When Private Millburn Henke of the 34th Infantry Division stepped off the Chateau Thierry, on 24 January 1942, he officially became the first serviceman to set foot in Northern Ireland. Thousand more soldiers, sailors, airmen, and marines would follow him; approximately 300,000 more. The influx of US soldiers principally came in two waves. First, in 1942 the 34th Infantry Division and 1st Armoured Division arrived and were based around Northern Ireland. However, they had left by the end of the year to take part in the US amphibious landings in North Africa as part of Operation TORCH.

Divisional patches of the US divisions posted to Northern Ireland held in the NIWM collection. Top L to R: 2nd Infantry, 1st Armoured and 34th Infantry Divisions. Bottom L to R: 5th Infantry, 8th Infantry and the 82nd Airborne Divisions

The second wave came at the end of 1943 when troops from the 2nd, 5th, and 8th Infantry Divisions and the 82nd Airborne Division were stationed throughout Northern Ireland to train in preparation for the invasion of Europe. GIs were stationed at many barrack sites across Northern Ireland, often within large walled demesnes such as Killymoon or Ballyedmond. Today these are one of the least recognised features of the US presence in NI, as often little remains apart from concrete hut bases of Quonset or Nissen huts. Though the camps are long gone, the graffiti left by the soldiers remains. Traces include carved names and service numbers cut into a tree or written in wet concrete. Others are quite artistic, as with this unit emblem of the 654th tank destroyer battalion, which remains in the Argory (Co. Armagh). The names and service numbers provide a direct link to real people facing an uncertain future as they prepared for war. One was Private Tony J. Vickery of the 505th Parachute Infantry regiment, 82nd Airborne Division, who left his mark in the basement of Killymoon Castle. Sadly, he was killed in action five days after parachuting into Normandy as part of the D-Day landings.

The unofficial insignia of the US 654th Tank Destroyer Battalion, at the Argory (Co. Armagh)
Training sites/ ranges:

Stationing thousands of US Army service personnel in Northern Ireland had one critical mission; to train them for service elsewhere. In combat units, this involved drills, route marches, and military exercises where they honed their skills in attack, defence, anti-aircraft gunnery and combat engineering and every other speciality needed to produce an effective fighting force. Over 80 firing ranges were established in Northern Ireland, which included artillery, mortar, anti-tank, field firing ranges and battle schools. Traces of these ranges remain visible in the landscape. The Dunseverick (Co Antrim) anti-tank range still retains its sturdy range blockhouses and what looks like a short runway. These structures enabled a target dolly to be towed along the range, simulating a moving target for the trainee anti-tank gunners. There are also smaller ranges for small arms training, as at Fecarry near Omagh (Co. Tyrone). The target shed and gallery along which the targets were placed remain in good condition, as does the stout concrete wall and earth bank, which protected the range crews from stray shots. A steel target lies in a nearby fence, and the environmental effect of firing thousands of rounds is evident. On the face of the hill beyond the range, very little grows as the ground is so heavily contaminated by the lead and copper jackets of the bullets fired over 70 years ago.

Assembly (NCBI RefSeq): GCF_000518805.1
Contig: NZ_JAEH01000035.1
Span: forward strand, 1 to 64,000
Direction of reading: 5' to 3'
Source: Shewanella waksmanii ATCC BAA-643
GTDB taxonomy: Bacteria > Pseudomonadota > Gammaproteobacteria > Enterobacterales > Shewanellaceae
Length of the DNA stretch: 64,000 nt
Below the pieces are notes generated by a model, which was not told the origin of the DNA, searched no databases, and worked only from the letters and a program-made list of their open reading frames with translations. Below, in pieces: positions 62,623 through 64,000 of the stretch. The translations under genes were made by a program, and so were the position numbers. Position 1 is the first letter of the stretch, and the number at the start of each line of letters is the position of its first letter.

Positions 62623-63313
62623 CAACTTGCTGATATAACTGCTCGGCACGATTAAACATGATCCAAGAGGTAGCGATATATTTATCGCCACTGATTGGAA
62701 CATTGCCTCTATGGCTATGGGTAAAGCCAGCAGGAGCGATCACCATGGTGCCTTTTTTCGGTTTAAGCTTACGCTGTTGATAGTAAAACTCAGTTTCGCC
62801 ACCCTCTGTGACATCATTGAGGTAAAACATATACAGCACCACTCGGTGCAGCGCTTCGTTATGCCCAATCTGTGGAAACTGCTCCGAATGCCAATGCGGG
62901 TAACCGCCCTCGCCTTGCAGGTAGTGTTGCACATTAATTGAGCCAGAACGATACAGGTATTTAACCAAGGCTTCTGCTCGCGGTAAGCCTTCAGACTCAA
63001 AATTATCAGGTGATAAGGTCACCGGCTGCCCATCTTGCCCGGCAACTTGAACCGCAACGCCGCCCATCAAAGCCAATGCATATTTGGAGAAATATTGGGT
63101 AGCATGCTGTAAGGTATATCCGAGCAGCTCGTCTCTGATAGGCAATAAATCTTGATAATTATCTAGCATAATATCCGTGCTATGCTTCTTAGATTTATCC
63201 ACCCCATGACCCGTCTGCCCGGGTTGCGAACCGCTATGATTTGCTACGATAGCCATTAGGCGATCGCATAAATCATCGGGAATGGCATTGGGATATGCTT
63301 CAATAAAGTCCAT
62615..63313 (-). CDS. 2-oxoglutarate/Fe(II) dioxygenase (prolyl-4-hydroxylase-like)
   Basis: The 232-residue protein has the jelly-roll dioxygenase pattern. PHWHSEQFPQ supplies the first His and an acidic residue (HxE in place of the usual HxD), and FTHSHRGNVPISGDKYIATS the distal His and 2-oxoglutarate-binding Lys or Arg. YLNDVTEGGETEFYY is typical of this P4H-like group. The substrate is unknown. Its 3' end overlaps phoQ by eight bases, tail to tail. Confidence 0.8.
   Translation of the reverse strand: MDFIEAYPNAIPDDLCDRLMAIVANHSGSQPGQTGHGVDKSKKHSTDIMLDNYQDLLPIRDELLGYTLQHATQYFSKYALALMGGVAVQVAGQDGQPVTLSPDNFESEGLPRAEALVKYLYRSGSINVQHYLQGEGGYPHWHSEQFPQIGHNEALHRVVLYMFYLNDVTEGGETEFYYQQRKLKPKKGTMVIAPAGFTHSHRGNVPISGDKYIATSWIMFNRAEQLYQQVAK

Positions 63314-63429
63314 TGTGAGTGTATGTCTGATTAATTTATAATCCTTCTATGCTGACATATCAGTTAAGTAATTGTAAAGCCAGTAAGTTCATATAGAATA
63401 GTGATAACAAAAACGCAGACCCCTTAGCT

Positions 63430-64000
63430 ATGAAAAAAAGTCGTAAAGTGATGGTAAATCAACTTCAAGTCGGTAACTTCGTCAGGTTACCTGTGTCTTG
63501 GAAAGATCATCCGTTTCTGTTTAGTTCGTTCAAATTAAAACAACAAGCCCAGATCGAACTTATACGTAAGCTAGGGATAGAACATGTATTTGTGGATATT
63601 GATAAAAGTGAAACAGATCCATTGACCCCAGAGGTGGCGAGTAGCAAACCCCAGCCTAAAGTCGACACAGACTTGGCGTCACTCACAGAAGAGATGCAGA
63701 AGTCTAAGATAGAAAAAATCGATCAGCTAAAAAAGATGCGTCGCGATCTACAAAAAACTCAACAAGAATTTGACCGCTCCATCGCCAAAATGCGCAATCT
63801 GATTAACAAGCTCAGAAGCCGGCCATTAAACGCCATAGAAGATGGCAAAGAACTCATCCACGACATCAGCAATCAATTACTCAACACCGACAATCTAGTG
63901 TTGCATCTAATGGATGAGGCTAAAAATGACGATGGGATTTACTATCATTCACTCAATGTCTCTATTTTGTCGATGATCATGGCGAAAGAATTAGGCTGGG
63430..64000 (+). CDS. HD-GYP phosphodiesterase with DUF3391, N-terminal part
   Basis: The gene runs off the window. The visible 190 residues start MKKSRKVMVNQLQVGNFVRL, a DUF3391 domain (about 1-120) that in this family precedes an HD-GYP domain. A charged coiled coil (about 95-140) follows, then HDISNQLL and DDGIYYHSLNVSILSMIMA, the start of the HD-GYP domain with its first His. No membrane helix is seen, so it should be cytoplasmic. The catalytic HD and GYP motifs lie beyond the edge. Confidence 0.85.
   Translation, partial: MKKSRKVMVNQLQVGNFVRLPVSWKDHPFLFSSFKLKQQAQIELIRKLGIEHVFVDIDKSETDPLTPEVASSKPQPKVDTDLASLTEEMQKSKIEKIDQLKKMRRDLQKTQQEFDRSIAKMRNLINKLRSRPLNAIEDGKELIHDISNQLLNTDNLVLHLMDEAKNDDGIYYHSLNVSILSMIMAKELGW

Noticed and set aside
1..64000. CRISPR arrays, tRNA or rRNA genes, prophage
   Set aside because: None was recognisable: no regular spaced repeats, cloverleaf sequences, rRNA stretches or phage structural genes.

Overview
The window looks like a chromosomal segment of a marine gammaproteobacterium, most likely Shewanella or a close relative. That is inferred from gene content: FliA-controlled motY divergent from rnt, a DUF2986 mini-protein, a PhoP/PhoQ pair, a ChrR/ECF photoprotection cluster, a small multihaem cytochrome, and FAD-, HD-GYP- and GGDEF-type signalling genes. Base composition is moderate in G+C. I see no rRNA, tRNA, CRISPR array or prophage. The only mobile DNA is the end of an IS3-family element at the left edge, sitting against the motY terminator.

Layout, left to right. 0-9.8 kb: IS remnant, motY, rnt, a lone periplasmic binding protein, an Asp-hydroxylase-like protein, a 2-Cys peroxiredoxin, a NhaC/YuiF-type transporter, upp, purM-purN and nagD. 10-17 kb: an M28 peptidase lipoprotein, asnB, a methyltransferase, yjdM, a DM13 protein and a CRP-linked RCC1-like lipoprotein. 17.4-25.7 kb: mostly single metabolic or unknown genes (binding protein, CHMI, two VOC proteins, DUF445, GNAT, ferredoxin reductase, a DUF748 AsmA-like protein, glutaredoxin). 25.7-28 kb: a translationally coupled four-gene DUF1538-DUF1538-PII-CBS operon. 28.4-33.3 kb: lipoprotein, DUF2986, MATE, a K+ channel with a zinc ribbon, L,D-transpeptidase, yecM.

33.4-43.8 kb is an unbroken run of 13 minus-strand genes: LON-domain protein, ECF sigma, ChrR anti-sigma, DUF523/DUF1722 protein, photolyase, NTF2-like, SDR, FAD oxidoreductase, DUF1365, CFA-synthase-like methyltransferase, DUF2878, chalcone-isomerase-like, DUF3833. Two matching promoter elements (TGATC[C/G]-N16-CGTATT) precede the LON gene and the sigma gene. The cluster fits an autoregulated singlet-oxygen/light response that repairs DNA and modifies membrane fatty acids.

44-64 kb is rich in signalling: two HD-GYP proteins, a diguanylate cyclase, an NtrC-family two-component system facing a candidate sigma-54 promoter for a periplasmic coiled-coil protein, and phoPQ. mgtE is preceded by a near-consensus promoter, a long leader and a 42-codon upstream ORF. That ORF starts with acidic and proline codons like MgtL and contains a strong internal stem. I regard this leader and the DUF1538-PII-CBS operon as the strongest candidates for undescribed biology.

The target gallery and range hut at Fecarry (DfC HED)

In parallel with the massive build-up of troops, facilities were constructed to store the many tons of explosives and ammunition required for operational and training purposes. Magazines could not be sited close to bases, barracks, or any population centres. Therefore, the US Navy established a munitions storage depot at Fincarn Glen (Co. Derry/Londonderry). The depot was completed in January 1942, and was composed of 21 steel storage bunkers cut into the side of the glen, which protected the magazines from air attack, and mitigated the effects of any accidental detonation. They were primarily used to store naval ordnance, three and five-inch shells, and torpedo warheads. However, small arms ammunition was also held there. The robust munition storage structures remain, though some are heavily overgrown. Moreover, traces of the men who worked there live on in the doodles and graffiti which can be found inside a number of the storage bunkers.

One of the Fincarn ammunition magazines today (DfC HED)

In part two, we will look at the traces of the US Army Airforce, which occupied six bases across Northern Ireland.